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Mexico: Monarch Butterflies Take Flight
Like many a snow-weary New Yorker seeking some sun down Mexico way, hundreds of millions of monarch butterflies flee south to avoid the wintry chill of the northeastern United States and Canada. After beating their little wings for up to 2,000 miles, each new generation of butterflies manages to land in the same 215-square-mile area of central Mexico—a feat of navigation that fascinates entomologists (that's insect experts to you and me). The butterflies spend January through March hanging out in sunlight-dappled forests of the Monarch Butterfly Biosphere Reserve, near the small town of Angangueo, turning the oyamel fir trees, rocks, and anyone who stands still long enough a vibrant shade of orange.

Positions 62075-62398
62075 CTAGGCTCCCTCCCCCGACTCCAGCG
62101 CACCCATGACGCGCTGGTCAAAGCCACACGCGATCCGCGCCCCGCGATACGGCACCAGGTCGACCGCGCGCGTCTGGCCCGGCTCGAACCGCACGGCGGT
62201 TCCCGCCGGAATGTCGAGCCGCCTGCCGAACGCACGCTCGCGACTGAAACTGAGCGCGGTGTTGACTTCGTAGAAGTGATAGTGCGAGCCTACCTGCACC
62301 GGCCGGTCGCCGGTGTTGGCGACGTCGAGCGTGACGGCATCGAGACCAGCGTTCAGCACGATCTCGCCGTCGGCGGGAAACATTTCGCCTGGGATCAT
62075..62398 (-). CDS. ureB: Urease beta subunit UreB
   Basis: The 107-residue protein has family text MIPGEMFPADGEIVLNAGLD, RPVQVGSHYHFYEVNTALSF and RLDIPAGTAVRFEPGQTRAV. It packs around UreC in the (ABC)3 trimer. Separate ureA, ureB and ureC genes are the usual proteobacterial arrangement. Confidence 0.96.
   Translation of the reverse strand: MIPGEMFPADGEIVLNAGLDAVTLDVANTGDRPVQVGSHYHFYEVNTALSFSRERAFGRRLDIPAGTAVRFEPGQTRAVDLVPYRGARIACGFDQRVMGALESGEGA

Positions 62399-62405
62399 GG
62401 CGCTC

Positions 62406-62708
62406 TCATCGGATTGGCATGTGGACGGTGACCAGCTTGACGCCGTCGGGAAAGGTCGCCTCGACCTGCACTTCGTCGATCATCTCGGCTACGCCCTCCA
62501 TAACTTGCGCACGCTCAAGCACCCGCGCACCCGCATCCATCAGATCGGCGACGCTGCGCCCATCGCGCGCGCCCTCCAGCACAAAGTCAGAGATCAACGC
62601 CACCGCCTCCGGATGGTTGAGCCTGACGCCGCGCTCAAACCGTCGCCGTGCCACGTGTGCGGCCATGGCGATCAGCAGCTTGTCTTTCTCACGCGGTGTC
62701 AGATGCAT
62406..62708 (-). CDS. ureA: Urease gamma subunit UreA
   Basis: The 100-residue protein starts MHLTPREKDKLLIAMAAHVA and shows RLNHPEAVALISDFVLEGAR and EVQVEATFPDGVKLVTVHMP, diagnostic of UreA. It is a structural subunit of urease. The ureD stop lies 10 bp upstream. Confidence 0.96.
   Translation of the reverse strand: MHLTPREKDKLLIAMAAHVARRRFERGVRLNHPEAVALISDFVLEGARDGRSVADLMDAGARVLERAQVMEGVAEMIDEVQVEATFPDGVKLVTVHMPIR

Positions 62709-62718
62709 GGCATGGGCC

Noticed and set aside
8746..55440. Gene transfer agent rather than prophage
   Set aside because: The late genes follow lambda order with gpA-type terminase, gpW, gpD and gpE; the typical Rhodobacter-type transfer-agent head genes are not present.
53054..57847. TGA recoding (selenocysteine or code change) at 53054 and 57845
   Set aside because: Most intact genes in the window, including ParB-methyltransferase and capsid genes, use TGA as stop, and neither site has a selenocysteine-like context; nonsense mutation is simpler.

Where to stay: While there are a couple of basic hotels in Angangueo, the beautiful Rancho San Cayetano in Zitácuaro, a secluded retreat with nine rooms and three chalets, is a mere 40-minute drive from the butterfly action.